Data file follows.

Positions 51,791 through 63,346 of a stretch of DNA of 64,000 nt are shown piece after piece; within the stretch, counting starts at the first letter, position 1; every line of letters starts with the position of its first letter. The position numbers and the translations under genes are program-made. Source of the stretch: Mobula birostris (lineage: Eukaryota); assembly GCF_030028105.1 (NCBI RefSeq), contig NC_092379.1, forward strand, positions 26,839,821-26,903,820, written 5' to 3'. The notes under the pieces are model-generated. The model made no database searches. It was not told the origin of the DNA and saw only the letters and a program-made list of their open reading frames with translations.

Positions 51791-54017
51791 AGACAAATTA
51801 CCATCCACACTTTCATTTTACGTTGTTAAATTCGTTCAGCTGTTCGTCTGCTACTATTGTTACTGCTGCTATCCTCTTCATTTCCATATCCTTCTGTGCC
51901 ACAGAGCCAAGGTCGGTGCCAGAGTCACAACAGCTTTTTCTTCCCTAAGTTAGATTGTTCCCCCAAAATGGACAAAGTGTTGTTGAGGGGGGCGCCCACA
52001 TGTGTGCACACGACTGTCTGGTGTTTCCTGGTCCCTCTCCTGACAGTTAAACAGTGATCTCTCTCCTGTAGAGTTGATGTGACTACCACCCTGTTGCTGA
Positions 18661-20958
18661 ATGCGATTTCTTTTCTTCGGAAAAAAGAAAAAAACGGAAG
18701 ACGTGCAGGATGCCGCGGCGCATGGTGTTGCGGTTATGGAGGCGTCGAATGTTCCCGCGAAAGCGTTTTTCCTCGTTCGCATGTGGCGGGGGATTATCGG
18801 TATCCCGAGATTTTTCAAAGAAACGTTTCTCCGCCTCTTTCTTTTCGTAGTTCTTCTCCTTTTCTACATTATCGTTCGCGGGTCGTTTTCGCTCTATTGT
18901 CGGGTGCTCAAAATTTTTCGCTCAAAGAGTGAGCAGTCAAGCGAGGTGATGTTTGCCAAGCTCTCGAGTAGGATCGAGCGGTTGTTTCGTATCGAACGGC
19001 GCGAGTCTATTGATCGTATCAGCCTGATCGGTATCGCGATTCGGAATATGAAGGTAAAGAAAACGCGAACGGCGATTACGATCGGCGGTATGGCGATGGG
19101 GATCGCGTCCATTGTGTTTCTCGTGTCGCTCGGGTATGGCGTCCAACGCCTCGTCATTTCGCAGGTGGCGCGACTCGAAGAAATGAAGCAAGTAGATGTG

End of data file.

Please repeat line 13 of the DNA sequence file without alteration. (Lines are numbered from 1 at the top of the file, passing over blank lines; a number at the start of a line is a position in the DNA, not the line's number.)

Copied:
19101 GATCGCGTCCATTGTGTTTCTCGTGTCGCTCGGGTATGGCGTCCAACGCCTCGTCATTTCGCAGGTGGCGCGACTCGAAGAAATGAAGCAAGTAGATGTG